Dairy-Free Blueberry and Coconut Cake

Continuing with the advent theme, my second advent present went to a colleague who is lactose intolerant.  I was determined to make her something dairy-free, as she normally just takes the bullet and eats my cakes regardless.

I found this recipe on the BBC goodfoods website and had to give it a go. It seemed pretty simple to do, whisking the ‘wet’ ingredients in one bowl and the ‘dry’ ones in another – all you have to do is alternatively fold in the flour and soya milk into the ‘wet’ ingredients.  I didn’t use soya milk for this recipe but stuck to coconut milk instead.

Dairy-Free Blueberry and Coconut Cake

Then a quarter of the mixture went into the tin before adding the blueberries into the rest of the mixture.  Then everything went into the tin and into the oven for around an hour and 15 minutes.  Once cooled, I sliced up the cake and wrapped it for her present (unfortunately at the time I only had black ribbon – which isn’t the most festive colour but I had to work with what I had!)

Dairy-Free Blueberry and Coconut Cake

The rest of the cake went into the office kitchen for whoever else was feeling peckish that day.

I have to admit, I’ve always been a bit wary of dairy-free cakes, as I feel like it wouldn’t taste as good but this recipe is gold.  The coconut works amazingly well with the blueberries and there isn’t that ‘oily’ aftertaste you usually get with oil-based cakes.  A definite new favourite of mine and one that I will make a lot more in future.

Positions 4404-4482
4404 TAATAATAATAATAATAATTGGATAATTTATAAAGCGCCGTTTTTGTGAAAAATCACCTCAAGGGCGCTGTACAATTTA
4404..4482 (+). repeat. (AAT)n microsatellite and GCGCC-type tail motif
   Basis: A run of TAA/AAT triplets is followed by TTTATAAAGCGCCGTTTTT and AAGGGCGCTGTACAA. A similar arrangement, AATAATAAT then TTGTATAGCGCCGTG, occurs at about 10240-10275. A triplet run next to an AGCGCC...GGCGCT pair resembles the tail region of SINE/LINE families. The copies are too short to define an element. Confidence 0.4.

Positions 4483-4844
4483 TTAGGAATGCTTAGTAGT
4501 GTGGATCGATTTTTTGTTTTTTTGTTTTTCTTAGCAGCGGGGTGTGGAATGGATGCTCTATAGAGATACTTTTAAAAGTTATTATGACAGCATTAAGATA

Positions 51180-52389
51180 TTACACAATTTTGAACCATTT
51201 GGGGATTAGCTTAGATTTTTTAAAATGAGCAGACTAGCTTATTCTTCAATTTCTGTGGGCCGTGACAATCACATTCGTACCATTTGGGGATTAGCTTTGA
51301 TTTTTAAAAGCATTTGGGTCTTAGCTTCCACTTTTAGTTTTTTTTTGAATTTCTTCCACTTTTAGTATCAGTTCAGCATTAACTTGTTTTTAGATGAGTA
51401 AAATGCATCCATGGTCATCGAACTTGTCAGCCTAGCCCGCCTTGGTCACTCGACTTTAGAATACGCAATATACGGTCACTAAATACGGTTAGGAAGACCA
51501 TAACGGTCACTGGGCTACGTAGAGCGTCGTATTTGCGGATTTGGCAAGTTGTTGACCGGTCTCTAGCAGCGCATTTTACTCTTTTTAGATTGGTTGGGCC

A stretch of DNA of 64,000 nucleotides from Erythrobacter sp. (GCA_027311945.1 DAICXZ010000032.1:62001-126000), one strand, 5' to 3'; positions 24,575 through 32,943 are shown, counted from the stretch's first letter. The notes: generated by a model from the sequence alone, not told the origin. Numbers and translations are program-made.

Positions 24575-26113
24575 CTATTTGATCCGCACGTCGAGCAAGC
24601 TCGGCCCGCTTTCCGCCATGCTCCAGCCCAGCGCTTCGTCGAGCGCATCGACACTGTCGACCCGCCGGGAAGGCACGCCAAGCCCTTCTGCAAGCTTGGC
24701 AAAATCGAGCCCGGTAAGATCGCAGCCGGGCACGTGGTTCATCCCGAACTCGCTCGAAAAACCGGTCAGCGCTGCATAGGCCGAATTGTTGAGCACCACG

Dairy-Free Blueberry and Coconut Cake

Advertisements

Something for the Coffee Lovers

After the mini cupcake marathon a week ago, I’ve been a bit baked out and have avoided baking as much as possible and I managed to do so, until Sunday evening. I came home from a messy Saturday night out to be asked to bake a coffee cake for a few dinner guests, eek! The concept of any type of food, let alone cake wasn’t going down to well so I had a lovely afternoon nap (which was greatly needed) and got on to baking in the evening.

My best tip for baking would be: read the recipe all the way through first a LONG time before baking.  I thought this would be a quick and easy recipe and completely missed the part about making coffee and leaving it to cool.  Oops. I improvised and put the coffee in the fridge for 20mins to speed up the cooling process.

The next dilemma was the lack of butter; I needed a LOT of it and we didn’t have enough. As we needed a few other things for dinner as well, my lovely father offered to go out and get it all.  He came back with a guilty face and slightly salted butter; it was the only one there. Oh well, beggars can’t be choosers. I separated enough of the unsalted butter for the icing and used the slightly salted butter to make up the rest of the batter mix.

The coffee, butter and sugar got whipped together before adding 8 eggs one at a time.   The flour and baking powder finally got whipped in and poured into the prepared tin and into the oven for 50mins.

The smell of the cake wafted into the living room while we were waiting for our guest and made us all incredibly hungry, especially with the hangover finally wearing off.  It  came out of the oven looking beautiful and was cooled for a bit before attempting to get it out of the tin.